Spotlight, currently in theaters, shows the dark side of the Irish Catholic condition, but there's an antidote of the sweetest and most unforced kind — John Crowley's Brooklyn, with a lustrous performance by Saoirse Ronan.
Eilis Lacey (Ronan) has the looks and demeanor of the stereotypical small-town Irish maiden of the past — modest, demure, sincere, devout yet forthright, with downcast eyes and the seemingly translucent milk-white skin of a china angel. And yet Eilis' problems (her name is pronounced AY-lish) are familiarly modern, à la the early 1950s. She lives at home with her widowed mother and sister and works for a horrid shopkeeper, dreaming of one day becoming an accountant. So when she gets the chance to emigrate to the United States under the sponsorship of a family friend priest (Jim Broadbent) who lives there, she opts for the promise of Brooklyn over the poverty and narrow-mindedness of Enniscorthy, County Wexford.
Brooklyn in the Fifties: the Dodgers at Ebbets Field, a boarding house run by a nosy biddy, sales job at a department store (with Mad Men's Jessica Paré as a sympathetic manager), folk dancing in the church basement, trips to the beach at Coney Island, and a true-blue Italian-American guy named Tony (Emory Cohen). The immigrant experience as a dream come true, the type of narrative Americans never get tired of.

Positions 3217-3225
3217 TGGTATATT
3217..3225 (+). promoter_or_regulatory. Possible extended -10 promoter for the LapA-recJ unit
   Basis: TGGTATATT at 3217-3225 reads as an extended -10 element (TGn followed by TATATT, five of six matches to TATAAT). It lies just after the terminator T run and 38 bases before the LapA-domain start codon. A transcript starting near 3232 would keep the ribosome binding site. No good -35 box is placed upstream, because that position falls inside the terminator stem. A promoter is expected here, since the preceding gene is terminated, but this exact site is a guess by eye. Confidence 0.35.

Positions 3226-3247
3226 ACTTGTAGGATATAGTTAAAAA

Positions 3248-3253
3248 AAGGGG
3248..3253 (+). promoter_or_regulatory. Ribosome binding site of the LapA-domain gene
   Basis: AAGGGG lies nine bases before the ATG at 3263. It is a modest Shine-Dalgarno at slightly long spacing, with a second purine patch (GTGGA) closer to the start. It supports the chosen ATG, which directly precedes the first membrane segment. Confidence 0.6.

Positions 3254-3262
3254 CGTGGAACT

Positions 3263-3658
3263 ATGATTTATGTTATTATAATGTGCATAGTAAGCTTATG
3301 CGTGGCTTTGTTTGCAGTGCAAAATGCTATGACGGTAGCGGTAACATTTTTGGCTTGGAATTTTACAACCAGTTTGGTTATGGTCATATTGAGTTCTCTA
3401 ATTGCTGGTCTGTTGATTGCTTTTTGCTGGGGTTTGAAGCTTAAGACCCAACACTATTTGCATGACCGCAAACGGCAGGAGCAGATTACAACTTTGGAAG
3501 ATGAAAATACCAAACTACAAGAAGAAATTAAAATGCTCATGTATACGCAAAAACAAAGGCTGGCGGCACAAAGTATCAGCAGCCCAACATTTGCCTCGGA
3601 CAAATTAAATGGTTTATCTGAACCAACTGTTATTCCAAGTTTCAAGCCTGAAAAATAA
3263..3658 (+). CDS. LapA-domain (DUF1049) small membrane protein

We've watched Ronan grow up on screen in everything from Atonement to The Lovely Bones to Hanna to The Way Back to How I Live Now, but her Eilis, the actress' "first adult role" at age 21, is something she must have been saving up for as part of her career trajectory. It's a character and a part to treasure, carefully drawn by screenwriter Nick Hornby from Colm Tóibín's novel. Nothing could be simpler nor more heartwarming. Eilis is "calm, civilized, and charming," as she matter-of-factly describes her own dependable old-country ways. So is Brooklyn, a beautiful time capsule from somewhere over the rainbow.
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